The Buckner Homestead Historic District, near Stehekin, Washington in Lake Chelan National Recreation Area incorporates a group of structures relating to the theme of early settlement in the Lake Chelan area. Representing a time period of over six decades, from 1889 to the 1950s, the district comprises 15 buildings, landscape structures and ruins, and over 50 acres (200,000 m2) of land planted in orchard and criss-crossed by hand-dug irrigation ditches. The oldest building on the farm is a cabin built in 1889. The Buckner family bought the farm in 1910 and remained there until 1970, when the property was sold to the National Park Service. The Buckner Cabin was listed on the National Register of Historic Places in 1974. The rest of the Buckner farm became a historic district in 1989. Today, the National Park Service maintains the Buckner homestead and farm as an interpretive center to give visitors a glimpse at pioneer farm life in the Stehekin Valley.

Read more about the Buckner Homestead Historic District and the Buckner family >>

history collage


Time Line

Information provided by the Buckner and Garfoot families. Early dates taken from a NPS interview with Harry Buckner in 1974.


1910 William Van and May Buckner of Hanford, California purchased the Buzzard Homestead, 149 acres, from Bill Buzzard on Nov. 20, 1910
1911 Van and May return to Stehekin in early spring with son, Frank, age 19. Sons Carroll ,17 and Harry, 15 came in May. They brought supplies and seedlings to plant an orchard and built a diversion ditch from Rainbow Ck. for irrigation. The path with bridges was built beside the ditch, presently called Buckner Lane.
1912 Stone fireplace built on the original Buzzard (1890) cabin. Outdoor laundry structure built next to a water box.
1913 Sleeping cabins built.
1914 The Buckner house, one of the sleeping cabins, was doubled in size and became Frank and Irene Buckner’s house. This was the start of 5 stages of construction over 45 years.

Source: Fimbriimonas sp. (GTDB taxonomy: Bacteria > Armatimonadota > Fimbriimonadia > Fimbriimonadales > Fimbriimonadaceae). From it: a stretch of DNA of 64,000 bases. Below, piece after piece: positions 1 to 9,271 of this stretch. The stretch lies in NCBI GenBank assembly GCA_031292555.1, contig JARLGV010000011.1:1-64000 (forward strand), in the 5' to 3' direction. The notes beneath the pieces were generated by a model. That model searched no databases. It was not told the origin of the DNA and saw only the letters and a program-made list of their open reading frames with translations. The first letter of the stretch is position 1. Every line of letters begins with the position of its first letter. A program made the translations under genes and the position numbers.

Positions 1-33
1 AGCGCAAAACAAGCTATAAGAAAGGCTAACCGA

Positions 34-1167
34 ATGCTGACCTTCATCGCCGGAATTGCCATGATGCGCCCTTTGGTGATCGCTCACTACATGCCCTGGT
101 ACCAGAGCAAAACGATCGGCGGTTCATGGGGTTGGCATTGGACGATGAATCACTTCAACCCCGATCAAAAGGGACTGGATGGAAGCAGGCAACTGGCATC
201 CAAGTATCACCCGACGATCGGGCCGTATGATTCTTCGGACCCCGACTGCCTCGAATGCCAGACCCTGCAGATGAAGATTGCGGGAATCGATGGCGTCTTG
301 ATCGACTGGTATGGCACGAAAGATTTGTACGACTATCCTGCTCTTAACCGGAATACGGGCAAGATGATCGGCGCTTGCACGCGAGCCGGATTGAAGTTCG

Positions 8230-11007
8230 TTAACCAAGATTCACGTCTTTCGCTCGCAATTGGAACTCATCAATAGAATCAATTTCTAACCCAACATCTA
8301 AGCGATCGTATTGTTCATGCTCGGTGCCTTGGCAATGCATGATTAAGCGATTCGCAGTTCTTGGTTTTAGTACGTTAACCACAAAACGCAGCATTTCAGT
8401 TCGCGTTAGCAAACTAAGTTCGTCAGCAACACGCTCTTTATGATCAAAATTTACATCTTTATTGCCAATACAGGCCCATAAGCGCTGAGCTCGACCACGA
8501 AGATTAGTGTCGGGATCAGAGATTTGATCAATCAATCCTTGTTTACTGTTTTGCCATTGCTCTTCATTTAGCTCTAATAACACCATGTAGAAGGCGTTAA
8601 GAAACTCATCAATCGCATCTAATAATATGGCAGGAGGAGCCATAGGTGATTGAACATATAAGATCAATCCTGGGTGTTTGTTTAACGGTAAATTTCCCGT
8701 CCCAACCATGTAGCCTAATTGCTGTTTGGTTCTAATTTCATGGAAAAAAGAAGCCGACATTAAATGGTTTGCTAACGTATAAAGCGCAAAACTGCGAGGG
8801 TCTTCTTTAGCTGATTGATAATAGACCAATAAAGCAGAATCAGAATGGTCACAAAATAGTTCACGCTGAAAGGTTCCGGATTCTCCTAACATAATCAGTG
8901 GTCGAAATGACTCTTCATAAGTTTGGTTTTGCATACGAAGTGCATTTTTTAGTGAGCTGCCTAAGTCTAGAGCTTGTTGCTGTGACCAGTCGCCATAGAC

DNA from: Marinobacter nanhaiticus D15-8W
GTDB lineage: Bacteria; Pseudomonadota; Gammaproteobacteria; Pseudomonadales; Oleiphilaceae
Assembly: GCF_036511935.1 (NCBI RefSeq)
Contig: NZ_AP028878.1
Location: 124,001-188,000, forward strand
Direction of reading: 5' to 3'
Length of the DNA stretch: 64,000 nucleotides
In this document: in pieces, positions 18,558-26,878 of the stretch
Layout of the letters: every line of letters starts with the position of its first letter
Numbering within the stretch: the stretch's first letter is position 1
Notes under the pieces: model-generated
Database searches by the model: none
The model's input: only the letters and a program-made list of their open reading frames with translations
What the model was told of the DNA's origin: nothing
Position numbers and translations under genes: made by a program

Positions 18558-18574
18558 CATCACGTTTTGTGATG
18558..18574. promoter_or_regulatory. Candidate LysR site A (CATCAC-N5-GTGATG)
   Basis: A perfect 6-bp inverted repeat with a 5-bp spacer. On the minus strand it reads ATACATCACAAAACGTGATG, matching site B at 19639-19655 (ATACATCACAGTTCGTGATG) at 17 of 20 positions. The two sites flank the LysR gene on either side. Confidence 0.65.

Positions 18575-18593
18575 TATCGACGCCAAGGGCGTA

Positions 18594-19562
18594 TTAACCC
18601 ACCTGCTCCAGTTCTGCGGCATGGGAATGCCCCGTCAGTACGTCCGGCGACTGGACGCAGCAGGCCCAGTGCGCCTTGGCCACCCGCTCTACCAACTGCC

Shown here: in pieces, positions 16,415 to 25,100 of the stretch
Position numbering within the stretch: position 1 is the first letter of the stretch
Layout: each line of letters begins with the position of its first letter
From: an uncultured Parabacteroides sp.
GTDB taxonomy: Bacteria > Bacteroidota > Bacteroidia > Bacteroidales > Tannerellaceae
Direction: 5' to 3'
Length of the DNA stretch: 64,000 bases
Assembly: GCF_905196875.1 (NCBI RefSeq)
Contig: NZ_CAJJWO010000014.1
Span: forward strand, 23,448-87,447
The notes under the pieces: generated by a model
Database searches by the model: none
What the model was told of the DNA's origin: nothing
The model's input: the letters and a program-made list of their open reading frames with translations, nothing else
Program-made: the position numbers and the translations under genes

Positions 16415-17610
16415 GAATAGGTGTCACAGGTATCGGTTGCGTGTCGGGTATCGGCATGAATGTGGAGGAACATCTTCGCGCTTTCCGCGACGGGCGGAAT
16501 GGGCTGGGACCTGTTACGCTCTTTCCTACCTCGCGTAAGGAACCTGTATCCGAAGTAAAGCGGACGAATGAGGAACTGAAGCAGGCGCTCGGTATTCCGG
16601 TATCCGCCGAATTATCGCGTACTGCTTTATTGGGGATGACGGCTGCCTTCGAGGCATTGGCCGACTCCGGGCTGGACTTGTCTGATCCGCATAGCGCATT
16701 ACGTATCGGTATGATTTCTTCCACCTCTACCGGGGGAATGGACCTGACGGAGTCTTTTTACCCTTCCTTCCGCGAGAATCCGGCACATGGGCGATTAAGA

1915 Old wagon road built, crossing Rainbow Creek near the present day Gans cabin. A new barn, wagon shed and smokehouse (later to become the Delco house) built.
1915-1916 Harry Buckner, age 20, spent his first winter on the ranch, alone part of the winter. Frank and Irene went back to California for some of the winter. All of the family but Harry went back to California for the winters every year.
1916 Root cellar and milk separator house built.
1917 Harry Buckner married Olive Field, daughter of M.E and Mattie Field, owners of the Field Hotel. More orchard was planted in the west and north fields, bringing the total to 52 acres.
1918 June, Harry was drafted into the army and sent to France during World War I. Frank’s wife Irene died in California during the flu epidemic while he was in Stehekin. He went back to California and never returned to live on the ranch.
1919 Daughter, Irene Myra was born to Harry and Olive in Mar. and Harry returned from the War in May.
1920 Swimming pool and sundial built.
1921 Packing Shed foundation built. Daughter, Harriet Olive (Hobbie) was born.
1922 Packing shed finished.
1924 Playhouse built. Final 30 acres of orchard planted.
1926 Daughter, Elizabeth Joy (Bucky) was born.
1946 Shop (behind Buzzard cabin) built.
1948 Olive Buckner passed away.
1953-1954 Packing shed collapsed from snow load.
1954 Harry married Lena Ward
1956 Harry became the Stehekin Postmaster.
1966 Harry received award for 50 years of volunteer Stehekin weather observations for the Environmental Science Services Administration.
1970 Harry and Lena sold 108 acres of the original homestead, including all the buildings and orchard to the National Park Service.
1970 Phil and Wendy Garfoot moved onto the homestead, maintaining the site, raising their family, and making it their home. They frequently shared and hosted community events-weddings, graduations, retirements, birthdays, memorials, and cider making over the past 40 years.
1974 The original Buzzard log homestead cabin was listed on the National Register as a historic place. Son, Brun Garfoot was born.
1976 Harry passed away.
1978 Daughter, Liv Garfoot was born.
1984 Lena (Harry’s second wife) passed away.
1989 The Buckner orchard and remaining buildings were designated a historic district.
1996 Laurie Thompson was hired by the NPS to work at the Buckner Homestead to preserve the apple trees and the orchard.
2000 Buckner Homestead Heritage Foundation was established.
2007 Irene Buckner Sargo passed away. Phil Garfoot retired from the NPS.
2009 The first annual Buckner Homestead Harvest Festival was held in Oct.
2010 Phil Garfoot passed away. Buckner Homestead Centennial Kick-Off and 2nd annual Harvest Fest in Oct.
2011 Buckner Orchard Centennial